Why You A.R.E. S.O. Capable of Overcoming Stress: SWIHA Student Blog Series

Posted by Lyric Swedenhjelm on 8/10/23 4:00 PM


Take a moment to recall the last time you felt stress in your life. Did it take you a while to remember the last experience, or was it too easy to quickly identify when stress has been present?

It's safe to say that stress is universal- stress is likely to arise at some time in our human experience, maybe even frequently. In fact, the Recovery Village states "

Understanding the process of stress in the body helps us increase awareness of when stress may affect us, and what happens biologically when it does. This awareness encourages a mindful relationship with stress, thus allowing us to be proactive in handling it. Our senses send signals to the brain, where the amygdala- the "fight or flight" part of the brain- processes these signals and decides whether or not we are in danger. The amygdala then sends signals to the hypothalamus, or "command center", which engages the autonomic nervous system. When this happens and our stress response ignites, our sympathetic nervous system releases hormones such as adrenaline and cortisol and increases our heart rate, blood pressure, and breathing rate. All of this happens in a fraction of a second, so we may not be aware of stress before our brain is already engaged.

This is the body’s response to something called a stressor. Psychologically speaking, a stressor is a situation that causes tension or strain. When our brains sense this stressor is present it triggers the biological stress response as well as the emotional response of feeling stressed. How would it feel if we reframed our relationship to this response? These signs and symptoms are simply the body’s way of telling us that we are on high alert- it is trying to keep us safe. Instead of avoiding the emotion of stress, what would it be like to create space here to understand what our body is protecting us from, and then be proactive at working through it? If we can change our relationship with stress, we may find that stress is a way to help us through an obstacle by signaling to us that some work needs to be done.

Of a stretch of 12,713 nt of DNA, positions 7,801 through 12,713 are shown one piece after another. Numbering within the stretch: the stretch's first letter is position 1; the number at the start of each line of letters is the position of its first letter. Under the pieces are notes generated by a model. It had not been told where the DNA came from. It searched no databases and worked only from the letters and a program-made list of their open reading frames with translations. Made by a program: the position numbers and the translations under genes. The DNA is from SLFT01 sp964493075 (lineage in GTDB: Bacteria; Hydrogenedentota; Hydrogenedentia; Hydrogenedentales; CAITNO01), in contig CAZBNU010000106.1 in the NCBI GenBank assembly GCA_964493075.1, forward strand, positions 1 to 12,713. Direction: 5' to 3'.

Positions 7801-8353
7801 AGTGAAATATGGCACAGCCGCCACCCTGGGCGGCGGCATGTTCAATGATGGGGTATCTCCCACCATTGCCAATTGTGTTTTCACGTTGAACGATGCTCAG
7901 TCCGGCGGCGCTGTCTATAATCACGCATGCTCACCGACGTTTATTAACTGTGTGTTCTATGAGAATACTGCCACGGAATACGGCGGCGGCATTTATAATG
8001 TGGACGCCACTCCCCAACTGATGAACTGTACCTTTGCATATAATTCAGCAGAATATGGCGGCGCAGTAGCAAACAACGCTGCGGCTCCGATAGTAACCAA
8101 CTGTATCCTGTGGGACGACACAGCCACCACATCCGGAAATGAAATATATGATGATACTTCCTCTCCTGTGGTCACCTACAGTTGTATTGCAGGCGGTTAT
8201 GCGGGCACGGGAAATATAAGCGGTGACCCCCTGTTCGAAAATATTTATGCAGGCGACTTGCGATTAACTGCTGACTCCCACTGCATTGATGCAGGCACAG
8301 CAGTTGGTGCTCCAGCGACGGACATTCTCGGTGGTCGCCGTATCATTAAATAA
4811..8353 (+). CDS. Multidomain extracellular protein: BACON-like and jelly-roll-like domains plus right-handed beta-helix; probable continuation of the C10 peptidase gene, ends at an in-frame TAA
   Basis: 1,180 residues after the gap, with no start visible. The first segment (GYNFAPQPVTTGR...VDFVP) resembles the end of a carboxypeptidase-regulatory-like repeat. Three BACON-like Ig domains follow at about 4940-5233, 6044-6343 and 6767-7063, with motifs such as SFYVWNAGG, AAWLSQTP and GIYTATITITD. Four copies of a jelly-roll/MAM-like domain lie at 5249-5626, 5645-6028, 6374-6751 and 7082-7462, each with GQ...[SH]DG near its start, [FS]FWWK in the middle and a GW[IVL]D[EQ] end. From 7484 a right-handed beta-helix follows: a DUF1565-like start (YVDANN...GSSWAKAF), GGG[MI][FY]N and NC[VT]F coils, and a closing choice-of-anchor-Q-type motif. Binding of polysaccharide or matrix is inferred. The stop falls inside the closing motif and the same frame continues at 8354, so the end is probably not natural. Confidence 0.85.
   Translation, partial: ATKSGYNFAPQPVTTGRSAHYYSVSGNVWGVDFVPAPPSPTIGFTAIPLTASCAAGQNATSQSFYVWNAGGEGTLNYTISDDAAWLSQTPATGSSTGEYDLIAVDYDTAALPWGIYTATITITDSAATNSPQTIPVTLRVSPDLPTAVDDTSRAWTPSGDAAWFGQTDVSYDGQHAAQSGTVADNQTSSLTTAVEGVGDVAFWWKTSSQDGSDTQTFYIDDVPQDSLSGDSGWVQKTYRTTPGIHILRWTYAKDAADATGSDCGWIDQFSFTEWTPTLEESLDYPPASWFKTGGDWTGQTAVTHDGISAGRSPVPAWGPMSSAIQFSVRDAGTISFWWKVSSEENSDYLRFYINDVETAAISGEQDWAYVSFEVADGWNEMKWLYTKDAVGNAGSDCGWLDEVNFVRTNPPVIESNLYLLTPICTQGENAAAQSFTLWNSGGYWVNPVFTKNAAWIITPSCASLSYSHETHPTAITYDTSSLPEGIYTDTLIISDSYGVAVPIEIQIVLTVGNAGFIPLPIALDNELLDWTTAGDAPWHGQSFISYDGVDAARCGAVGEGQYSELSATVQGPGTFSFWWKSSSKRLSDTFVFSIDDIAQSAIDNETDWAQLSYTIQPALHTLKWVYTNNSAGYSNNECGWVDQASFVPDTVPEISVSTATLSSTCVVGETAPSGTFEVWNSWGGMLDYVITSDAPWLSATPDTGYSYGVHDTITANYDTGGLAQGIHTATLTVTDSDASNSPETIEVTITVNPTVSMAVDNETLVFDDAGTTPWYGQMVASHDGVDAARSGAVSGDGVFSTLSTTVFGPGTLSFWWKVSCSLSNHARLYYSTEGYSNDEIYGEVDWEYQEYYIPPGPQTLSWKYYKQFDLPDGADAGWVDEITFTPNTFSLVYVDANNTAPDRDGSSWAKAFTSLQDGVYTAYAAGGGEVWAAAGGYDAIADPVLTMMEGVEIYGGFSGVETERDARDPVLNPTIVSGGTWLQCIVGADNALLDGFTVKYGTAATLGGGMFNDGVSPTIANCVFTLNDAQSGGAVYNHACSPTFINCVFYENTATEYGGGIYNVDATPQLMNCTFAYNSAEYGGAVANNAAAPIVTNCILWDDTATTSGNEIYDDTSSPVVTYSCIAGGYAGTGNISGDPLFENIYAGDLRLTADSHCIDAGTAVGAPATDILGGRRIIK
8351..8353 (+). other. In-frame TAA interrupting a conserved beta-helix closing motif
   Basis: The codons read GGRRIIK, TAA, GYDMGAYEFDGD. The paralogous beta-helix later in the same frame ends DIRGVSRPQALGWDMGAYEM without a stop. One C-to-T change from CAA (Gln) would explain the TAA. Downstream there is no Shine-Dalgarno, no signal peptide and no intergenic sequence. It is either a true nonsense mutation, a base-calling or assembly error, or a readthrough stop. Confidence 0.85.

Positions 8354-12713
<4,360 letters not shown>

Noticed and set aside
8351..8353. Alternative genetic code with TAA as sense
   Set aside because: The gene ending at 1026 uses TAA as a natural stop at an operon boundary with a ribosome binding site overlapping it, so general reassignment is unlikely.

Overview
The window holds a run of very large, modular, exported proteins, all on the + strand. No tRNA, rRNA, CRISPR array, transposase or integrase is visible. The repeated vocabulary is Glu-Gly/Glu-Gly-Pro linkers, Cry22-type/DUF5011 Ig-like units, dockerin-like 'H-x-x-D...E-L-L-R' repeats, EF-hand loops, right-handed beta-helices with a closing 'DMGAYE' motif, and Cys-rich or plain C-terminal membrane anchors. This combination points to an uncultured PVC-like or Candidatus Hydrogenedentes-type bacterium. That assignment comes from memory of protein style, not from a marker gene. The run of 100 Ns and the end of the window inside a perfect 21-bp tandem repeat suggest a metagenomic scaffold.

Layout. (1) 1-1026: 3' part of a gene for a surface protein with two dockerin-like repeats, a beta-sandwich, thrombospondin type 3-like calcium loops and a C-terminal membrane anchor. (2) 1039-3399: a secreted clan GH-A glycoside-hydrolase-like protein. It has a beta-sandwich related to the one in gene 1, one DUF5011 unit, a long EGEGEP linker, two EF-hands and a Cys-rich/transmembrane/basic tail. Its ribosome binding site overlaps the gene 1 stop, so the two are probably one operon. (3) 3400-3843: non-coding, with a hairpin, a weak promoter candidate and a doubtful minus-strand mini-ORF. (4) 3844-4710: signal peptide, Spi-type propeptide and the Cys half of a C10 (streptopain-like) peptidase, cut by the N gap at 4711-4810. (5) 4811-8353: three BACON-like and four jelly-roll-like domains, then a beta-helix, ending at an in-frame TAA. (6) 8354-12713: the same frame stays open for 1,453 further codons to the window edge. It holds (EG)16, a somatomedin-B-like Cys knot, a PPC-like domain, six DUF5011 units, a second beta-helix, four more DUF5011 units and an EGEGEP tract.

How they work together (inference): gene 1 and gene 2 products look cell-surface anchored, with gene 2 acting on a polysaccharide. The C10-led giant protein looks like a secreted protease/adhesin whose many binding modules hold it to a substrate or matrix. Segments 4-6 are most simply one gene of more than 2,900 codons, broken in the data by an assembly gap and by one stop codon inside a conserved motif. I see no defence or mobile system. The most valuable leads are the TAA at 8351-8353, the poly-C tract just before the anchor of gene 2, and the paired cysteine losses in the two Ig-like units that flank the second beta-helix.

Once we can reframe our relationship with stress, I believe we can use it to empower us to overcome our obstacles. I offer an acronym that represents a pathway to work through stress. Just remember, you

A- Acknowledge + Accept

The first thing to do when working through stress is to acknowledge that you are stressed in the first place and accept that this emotion is present. When we are mindful of the body’s stress responses by noticing the physical symptoms such as increased heart rate or breathing, we give ourselves the space to acknowledge and accept that a stressor is present. Acknowledging our emotions around stress is a way to validate them, and once we can validate our emotions, this allows them to flow through us much more easily.

Accepting our stress creates an honest look at our reality so we can confront it head-on with courage and GRIT. An important aspect of this acceptance may include accepting the factors of our stress that are beyond our control. A lot of our stress comes from things that may be out of our hands, and this loss of control triggers deeper emotions. By accepting and acknowledging the aspects of our lives that are not within our control, we can focus our energy on the things that we can.

R- Root + Reflect

Once we create space within us by accepting and acknowledging the presence of our stress, we can ground ourselves in this space by asking ourselves questions like, “